We asked the boys who had used a camera before....no one raised their hand.
When I arrived in Rajasthan a few days before the photography workshops are due to begin I was told by the staff who run the projects here in India that they were being asked ‘when do we start photography?’ by the boys every day they had visited the orphanage in the last few weeks. Each time they would reply ‘Monday’ but still the next day they were asking ‘when we start learning photography?’. It is so exciting to know the boys are so keen.
The volunteers all arrived safely to our apartment over the weekend so soon it was time to start doing the final preparations for the project. Unfortunately not everything went to plan...cameras which worked fine back in London had decided to stop working once they reached India. Luckily ‘everything is possible in India’ and we managed to collect together enough cameras for all of the 21 boys.
With the monsoon rains holding off for the time being (it is very uncommon for it to still be raining here at this time of year, yet we are having torrential downpours nearly every day!) we set off to the orphanage eager to start ‘clicking’ some photos. The orphanage, which is run by the government, is home to nearly 100 boys aged 4 -18. In this project we will be working with the elder boys, aged 15 -18.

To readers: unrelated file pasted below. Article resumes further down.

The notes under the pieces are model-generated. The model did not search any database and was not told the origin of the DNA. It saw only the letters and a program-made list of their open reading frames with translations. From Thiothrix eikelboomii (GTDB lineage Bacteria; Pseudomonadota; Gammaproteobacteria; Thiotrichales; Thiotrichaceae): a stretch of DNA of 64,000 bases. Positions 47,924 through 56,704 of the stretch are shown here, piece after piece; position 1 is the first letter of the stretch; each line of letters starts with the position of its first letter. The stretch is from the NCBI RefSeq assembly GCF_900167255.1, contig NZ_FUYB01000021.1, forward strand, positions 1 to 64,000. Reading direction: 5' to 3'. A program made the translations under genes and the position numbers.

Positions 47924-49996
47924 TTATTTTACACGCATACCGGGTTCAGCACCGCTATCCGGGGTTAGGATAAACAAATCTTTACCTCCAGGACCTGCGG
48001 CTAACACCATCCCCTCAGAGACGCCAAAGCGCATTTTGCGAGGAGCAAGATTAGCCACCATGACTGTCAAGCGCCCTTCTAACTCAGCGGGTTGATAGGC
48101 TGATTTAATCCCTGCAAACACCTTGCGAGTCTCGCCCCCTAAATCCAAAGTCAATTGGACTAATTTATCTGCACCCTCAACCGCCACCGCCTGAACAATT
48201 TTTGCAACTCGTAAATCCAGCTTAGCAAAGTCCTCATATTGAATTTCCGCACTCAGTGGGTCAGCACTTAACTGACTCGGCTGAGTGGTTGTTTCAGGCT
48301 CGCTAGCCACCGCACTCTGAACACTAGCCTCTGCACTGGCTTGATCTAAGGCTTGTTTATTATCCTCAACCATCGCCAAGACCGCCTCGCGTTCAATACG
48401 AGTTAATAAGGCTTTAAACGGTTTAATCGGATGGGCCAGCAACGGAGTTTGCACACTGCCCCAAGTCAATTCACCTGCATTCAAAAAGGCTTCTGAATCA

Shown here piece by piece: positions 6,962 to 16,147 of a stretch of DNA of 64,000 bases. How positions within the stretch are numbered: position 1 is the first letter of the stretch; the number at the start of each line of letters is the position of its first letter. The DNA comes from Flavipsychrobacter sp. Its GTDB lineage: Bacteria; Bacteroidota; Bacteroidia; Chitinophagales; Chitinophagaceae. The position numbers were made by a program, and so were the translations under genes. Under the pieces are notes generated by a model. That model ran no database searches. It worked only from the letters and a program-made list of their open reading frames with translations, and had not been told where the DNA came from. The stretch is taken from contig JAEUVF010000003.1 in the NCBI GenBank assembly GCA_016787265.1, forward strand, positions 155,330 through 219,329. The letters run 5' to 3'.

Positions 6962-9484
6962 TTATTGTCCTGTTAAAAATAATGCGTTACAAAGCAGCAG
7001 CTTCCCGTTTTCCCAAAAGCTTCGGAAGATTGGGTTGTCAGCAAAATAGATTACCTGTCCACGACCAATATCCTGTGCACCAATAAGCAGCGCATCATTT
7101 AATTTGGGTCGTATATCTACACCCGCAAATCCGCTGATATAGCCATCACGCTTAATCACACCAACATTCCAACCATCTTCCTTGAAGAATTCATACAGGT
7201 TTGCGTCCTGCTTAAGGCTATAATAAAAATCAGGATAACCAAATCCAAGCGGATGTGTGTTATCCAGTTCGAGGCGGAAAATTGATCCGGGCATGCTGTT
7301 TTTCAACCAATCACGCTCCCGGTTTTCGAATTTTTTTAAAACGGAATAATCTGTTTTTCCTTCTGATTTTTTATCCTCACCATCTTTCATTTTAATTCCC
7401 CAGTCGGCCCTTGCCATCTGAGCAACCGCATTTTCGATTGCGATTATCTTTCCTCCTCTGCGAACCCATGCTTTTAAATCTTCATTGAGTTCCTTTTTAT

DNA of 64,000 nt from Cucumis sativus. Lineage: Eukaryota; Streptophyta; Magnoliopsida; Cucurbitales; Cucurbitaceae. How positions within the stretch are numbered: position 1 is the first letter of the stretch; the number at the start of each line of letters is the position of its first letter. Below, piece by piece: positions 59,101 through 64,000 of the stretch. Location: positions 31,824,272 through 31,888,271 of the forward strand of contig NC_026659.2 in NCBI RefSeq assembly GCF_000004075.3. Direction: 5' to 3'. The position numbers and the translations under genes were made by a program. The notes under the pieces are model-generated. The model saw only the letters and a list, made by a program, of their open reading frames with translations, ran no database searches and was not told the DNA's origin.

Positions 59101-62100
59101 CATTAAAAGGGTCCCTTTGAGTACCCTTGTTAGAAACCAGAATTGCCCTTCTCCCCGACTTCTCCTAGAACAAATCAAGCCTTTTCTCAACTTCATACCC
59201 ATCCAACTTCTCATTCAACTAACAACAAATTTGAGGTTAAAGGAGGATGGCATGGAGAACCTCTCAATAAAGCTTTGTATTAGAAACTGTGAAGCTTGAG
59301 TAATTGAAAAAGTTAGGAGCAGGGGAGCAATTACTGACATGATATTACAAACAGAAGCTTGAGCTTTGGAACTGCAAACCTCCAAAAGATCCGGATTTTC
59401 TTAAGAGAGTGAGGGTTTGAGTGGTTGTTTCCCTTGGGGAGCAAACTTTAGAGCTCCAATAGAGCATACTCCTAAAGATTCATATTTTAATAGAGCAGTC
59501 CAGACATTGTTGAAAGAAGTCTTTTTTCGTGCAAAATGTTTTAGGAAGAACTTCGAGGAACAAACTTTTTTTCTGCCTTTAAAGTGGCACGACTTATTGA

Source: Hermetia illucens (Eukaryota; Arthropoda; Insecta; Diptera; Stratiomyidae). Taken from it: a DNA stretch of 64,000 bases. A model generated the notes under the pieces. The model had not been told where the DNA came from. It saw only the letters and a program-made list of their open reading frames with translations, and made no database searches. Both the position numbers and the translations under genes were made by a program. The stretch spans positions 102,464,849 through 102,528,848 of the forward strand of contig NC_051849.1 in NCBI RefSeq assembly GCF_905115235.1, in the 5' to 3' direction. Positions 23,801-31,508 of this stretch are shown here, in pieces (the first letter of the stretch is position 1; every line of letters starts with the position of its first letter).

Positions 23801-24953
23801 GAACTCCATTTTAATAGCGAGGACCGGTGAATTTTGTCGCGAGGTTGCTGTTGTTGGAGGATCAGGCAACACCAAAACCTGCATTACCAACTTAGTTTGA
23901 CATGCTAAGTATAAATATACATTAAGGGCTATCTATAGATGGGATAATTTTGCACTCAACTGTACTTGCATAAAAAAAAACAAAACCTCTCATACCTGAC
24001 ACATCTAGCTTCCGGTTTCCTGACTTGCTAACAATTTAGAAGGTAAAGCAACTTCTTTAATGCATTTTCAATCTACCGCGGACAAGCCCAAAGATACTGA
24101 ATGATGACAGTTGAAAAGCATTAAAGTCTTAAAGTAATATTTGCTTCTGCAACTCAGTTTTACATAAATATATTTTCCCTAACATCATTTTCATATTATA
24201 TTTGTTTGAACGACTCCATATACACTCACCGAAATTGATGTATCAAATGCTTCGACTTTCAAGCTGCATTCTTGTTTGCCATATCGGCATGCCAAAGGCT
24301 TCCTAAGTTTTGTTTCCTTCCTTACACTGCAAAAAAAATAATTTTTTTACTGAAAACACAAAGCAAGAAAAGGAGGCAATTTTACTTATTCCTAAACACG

We started by introducing ourselves to the group and then Gurav, one of the Indian staff members, explained about the project to the boys; what they can expect and what will happen with the images which they create.
With the volunteers partnered with three boys each they set of to start playing with their cameras and get to grips with the settings, which they all did with surprising ease! To get the boys thinking about composition we gave each of them a frame which they could hold up and use as a viewfinder.
Everything was going really well with the boys’ confidence increasing, and then volunteers started coming to me and saying their batteries were running out. The batteries we had bought from England turned out to not be very good and only last a few minutes. The boys handled this amazingly, sharing the remaining functioning cameras between their group.
After a while practising with their cameras (while the younger boys were practising their posing!) it was time to start reviewing. All the volunteers were impressed with the quality of the photos they took, especially considering this is the first time they have ever used a camera, and found it hard to whittle images down to their favourites. Each student chose two photographs which they will later consider for inclusion in our exhibition.
What was planned to be an hour session easily turned into three hours, all the students and volunteers seemed to have an amazing time and can’t wait for the next session. This time we’ll make sure we have good batteries!
A few of the boys favourite pictures from the day:
|Photo by Amit|
|Photo by Kanti|